Here’s a listing of federal student loan repayment time frames.  Click the links to find more details. 

REPAYMENT PLAN TIME FRAME
Standard Repayment Plan Up to 10 years
Graduated Repayment Plan Up to 10 years
Extended Repayment Plan Up to 25 years
Income-Based Repayment Plan (IBR) Up to 25 years
Pay As You Earn Repayment Plan Up to 20 years
Income-Contingent Repayment Plan Up to 25 years 
Income-Sensitive Repayment Plan Up to 10 years

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Shahien Nasiripour, “These 9 Charts Show America’s Coming Student Loan Apocalypse”, Huffington Post, 08/20/2014.

March 10, 2015

Which are the ‘altruistic’ professions that deserve special treatment?

by Grace

High school history teacher Kate LeSueur wrote that she wishes to “enlighten” us “on the discrepancy between the price of my education and the salary of an altruistic career such that of an educator”.

She compared a master’s in education with a master’s of business administration, pointing out that individuals with MBA degrees typically enjoy substantially higher salaries and lower student debt levels.

Why is it that we both went to school for the same amount of time and both earned master’s, yet my degree costs more and I get paid significantly less? I am not arguing that I deserve $90,000 a year — only that the cost of my education should be comparable to my salary. Society expects us to accept a fate guaranteeing small paychecks and large student loan bills. I am writing to say, America, we aren’t going to accept it much longer.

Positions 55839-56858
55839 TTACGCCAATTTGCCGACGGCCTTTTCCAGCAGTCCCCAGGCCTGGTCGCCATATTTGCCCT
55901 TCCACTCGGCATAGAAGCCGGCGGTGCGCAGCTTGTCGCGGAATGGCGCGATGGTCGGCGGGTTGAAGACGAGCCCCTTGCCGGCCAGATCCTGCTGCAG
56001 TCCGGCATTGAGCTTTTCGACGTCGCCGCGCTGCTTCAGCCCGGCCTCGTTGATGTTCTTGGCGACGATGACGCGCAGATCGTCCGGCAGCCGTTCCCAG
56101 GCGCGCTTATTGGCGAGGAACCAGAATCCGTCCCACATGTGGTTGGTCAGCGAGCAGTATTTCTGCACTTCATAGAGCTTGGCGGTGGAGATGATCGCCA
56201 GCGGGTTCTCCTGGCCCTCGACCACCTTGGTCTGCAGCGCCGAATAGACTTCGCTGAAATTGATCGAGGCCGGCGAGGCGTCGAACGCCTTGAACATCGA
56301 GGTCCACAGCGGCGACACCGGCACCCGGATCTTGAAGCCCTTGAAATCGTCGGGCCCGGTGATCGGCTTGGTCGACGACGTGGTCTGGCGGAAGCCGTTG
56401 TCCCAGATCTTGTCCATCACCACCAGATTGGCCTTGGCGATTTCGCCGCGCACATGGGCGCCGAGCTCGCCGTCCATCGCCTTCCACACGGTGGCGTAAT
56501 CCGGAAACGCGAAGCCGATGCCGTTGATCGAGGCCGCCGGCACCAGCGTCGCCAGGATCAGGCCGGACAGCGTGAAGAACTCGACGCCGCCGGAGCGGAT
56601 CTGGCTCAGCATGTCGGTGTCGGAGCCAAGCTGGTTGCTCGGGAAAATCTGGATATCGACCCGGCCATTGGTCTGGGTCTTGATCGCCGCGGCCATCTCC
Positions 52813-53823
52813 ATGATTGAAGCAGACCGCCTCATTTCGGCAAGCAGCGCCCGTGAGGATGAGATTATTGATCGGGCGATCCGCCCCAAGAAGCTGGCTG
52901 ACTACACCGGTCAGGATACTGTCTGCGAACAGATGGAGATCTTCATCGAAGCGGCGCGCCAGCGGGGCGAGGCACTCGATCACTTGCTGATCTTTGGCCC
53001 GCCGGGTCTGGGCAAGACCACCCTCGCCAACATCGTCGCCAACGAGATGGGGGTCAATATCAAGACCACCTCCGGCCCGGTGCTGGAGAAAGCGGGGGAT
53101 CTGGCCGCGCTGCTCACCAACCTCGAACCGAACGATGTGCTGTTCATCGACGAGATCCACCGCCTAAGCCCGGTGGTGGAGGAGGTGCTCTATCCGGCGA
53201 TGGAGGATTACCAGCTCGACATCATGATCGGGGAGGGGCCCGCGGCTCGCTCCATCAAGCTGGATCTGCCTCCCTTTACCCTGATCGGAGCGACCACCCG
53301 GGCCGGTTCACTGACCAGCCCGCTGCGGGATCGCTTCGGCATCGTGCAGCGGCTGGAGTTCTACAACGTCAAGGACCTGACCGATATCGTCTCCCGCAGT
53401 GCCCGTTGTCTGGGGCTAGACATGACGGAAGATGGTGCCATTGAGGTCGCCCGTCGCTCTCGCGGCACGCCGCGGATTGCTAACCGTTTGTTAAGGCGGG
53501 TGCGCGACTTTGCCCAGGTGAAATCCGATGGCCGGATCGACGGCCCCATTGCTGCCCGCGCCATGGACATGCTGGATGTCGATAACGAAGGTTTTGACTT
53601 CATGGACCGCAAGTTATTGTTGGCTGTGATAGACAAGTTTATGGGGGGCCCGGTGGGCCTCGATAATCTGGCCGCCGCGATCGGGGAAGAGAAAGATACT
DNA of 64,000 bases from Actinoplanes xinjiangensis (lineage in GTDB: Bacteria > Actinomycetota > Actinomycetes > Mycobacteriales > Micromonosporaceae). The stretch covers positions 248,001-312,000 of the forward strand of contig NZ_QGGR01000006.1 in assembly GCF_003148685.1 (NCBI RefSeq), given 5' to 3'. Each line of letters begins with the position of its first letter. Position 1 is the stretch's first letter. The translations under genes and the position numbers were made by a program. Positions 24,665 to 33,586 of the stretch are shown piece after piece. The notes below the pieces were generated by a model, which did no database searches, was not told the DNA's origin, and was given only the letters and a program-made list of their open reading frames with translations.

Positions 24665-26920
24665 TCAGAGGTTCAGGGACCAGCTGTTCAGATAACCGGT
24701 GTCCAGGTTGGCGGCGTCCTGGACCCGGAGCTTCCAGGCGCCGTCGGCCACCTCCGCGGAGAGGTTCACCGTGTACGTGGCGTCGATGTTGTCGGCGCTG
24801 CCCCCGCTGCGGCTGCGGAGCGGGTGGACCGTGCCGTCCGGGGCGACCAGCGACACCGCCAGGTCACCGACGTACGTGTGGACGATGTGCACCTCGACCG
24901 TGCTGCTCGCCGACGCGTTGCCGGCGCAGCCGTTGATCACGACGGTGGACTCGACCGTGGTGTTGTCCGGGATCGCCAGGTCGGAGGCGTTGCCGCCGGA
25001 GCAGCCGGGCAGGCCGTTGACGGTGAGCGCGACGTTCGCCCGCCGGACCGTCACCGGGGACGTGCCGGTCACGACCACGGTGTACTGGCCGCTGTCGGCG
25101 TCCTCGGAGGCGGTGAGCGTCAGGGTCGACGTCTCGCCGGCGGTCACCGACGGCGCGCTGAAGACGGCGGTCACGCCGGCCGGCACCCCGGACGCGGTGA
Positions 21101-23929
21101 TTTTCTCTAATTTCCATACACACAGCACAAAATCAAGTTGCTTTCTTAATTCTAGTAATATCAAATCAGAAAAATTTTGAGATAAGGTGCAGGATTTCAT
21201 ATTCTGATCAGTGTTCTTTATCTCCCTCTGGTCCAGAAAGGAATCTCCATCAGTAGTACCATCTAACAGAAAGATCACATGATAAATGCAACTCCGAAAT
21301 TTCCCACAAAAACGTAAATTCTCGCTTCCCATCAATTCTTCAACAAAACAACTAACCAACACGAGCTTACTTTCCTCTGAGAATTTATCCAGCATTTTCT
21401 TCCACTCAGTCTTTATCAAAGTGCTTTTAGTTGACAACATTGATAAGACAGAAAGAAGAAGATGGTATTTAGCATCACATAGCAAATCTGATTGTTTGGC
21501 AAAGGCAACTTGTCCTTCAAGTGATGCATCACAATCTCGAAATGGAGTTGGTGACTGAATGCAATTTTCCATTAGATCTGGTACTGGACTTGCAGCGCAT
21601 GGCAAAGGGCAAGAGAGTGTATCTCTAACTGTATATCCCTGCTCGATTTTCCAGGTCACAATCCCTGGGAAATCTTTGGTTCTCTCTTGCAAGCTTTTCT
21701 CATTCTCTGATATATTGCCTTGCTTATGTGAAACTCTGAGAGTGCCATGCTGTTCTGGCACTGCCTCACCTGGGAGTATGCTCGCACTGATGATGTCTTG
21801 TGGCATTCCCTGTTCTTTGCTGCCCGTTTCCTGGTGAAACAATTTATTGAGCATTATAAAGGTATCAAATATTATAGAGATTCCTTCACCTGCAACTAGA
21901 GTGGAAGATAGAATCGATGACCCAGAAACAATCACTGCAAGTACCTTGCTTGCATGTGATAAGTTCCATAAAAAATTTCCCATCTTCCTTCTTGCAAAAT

I find it hard to accept the rather sweeping statement that teaching is an altruistic career.  Although teacher unions have long maintained the message that all their efforts are “for the children”, I don’t buy it.  I’m not claiming that teaching is rampant with evil, money-hungry people, but neither are most other professions.  A typical MBA working to keep his employer profitable is no less deserving of special adoration than is a typical teacher.  And many people who earn generous salaries show their altruism in other ways, such as donating their time and money to worthy causes.

Furthermore, it’s troubling when the government gets in the business of deciding which jobs deserve special treatment, like the most generous Income Based Repayment benefits that are reserved for government and nonprofit employees.  George Leef points out the consequences of this politicized meddling.

… Whenever the government gets involved in an activity that is not properly any of its business, we get the infamous trio: waste, fraud, abuse, and then the politicians feel the need to meddle still more in an effort to solve the problems they’ve created. The federal student-aid programs are a perfect illustration. Repayment of loans is being politicized, with easy terms for students provided they make the “right” choices in employment. That will only further misallocate resources and help to keep the higher-education bubble inflated.

———

Kate LeSueur, “The price of a good education, $80K and counting”, cleveland.com, March 01, 2015.

February 26, 2015

Student loan defaults are the only type that continue to rise

by Grace

Americans are having more trouble paying off their student loans than their mortgages or any other type of debt.

As student debt balances continue to grow . . .

20150224.COCTenYearStudentLoanGrowth2